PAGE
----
On Monday, Gallant said that Israel could move closer to a war in the north with Lebanon if the Israel Defense Forces do not achieve a decisive victory over Hamas in Gaza.

“We have no moral right to stop the war while there are still hostages held in Gaza,” Gallant said. “The lack of a decisive victory in Gaza may bring us closer to a war in the north.”

The Biden administration has also been debating whether and how to condition certain forms of military assistance to Israel, particularly as Netanyahu weighs a major military incursion into Rafah where more than 1 million Palestinians have sought refuge since the war began.

US officials have publicly opposed such an offensive, particularly since Israel has still not presented the Biden administration with a plan for how it could carry out such an operation and keep those civilians safe.

“If there is one, that would be something we would want to hear,” said the senior administration official who added that consequences for ignoring US urgings are increasingly being considered.

“We don’t believe that a ground operation in Rafah is the right course of action,” Kirby said Monday. Austin also told Gallant last week that Israel needs “to consider alternatives to a major ground operation in Rafah,” according to a Pentagon readout of their call.

Even as the Biden administration has been pressuring Israel to do more to protect civilians in Gaza, allow more humanitarian aid into the enclave and refrain from going to war with Hezbollah, the US has not stopped the flow of weapons.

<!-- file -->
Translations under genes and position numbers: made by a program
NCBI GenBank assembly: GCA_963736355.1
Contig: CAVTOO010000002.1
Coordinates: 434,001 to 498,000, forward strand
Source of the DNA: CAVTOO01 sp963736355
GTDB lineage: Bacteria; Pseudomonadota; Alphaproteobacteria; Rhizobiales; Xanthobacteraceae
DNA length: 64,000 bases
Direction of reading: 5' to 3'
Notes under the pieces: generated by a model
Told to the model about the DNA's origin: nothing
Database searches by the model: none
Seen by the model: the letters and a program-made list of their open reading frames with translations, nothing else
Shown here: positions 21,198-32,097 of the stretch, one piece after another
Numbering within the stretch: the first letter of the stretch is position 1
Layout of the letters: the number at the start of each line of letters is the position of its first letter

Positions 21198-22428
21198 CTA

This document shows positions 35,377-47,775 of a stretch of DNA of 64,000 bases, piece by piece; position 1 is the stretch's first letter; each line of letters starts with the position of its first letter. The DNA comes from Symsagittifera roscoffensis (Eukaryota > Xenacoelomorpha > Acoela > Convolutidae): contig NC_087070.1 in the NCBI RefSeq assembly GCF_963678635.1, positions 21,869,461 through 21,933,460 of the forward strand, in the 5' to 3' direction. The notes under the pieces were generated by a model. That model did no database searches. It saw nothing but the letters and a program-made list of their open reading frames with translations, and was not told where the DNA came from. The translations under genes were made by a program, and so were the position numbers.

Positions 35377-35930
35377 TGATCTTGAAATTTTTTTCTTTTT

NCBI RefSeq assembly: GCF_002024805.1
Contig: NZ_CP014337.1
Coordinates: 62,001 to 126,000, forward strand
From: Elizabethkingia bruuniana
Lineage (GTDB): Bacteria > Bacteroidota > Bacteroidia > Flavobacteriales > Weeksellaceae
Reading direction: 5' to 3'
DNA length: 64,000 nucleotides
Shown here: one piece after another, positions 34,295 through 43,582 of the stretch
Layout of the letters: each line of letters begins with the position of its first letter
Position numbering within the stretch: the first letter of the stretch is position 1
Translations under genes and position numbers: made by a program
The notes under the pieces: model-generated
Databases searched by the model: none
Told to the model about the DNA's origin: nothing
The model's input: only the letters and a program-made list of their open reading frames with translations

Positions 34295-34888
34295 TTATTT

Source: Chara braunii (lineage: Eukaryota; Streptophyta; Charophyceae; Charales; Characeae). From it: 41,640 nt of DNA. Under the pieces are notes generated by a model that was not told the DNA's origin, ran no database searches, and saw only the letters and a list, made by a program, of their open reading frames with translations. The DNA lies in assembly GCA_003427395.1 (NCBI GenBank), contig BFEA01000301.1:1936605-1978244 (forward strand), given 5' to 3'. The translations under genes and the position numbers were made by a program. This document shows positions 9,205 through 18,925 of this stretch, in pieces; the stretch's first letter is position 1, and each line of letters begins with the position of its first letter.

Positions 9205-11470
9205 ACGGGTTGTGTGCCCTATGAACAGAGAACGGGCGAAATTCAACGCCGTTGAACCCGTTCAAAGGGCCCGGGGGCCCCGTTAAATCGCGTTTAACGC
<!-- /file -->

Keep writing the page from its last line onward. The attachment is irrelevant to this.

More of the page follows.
Since Hamas’ attack on Israel in October, the US has made more than 100 foreign military sales to Israel, according to a source familiar with a classified briefing US lawmakers received on this issue last month. Each sale can consist of multiple separate weapons shipments, the source explained.

Foreign military sales are either denied or approved by the State Department and typically have to be signed off on by Congress before they can move forward, but most of the US sales to Israel since October 7 — particularly the individual munitions sales — have fallen under the specific dollar amount that requires a notification to Congress, an official familiar with the matter told CNN. While sent in batches, however, the sales “end up being many thousands of bombs in aggregate,” the official said.

Only two such sales, for tank ammunition and 155-mm shell components, have been publicized since October and only because the State Department used their emergency authority to bypass congressional approval.

The sale of more fighter jets to Israel, however, will be large enough to require review and approval by Congress and will likely ignite intense debate, the official said.

Democratic lawmakers have called for the US to suspend military assistance to Israel unless it provides credible and reliable assurances that it is complying with international humanitarian law, a demand that the Biden administration codified into a national security memorandum last month. State Department spokesperson Matthew Miller said on Monday that the US had received those assurances from Israel, but that the US’ own assessments of Israel’s conduct is ongoing.

“Those ongoing assessments are not something that started because of the national security memorandum, and they’re not something that stopped because we got these assurances from Israel yesterday,” Miller said. “They will be ongoing.”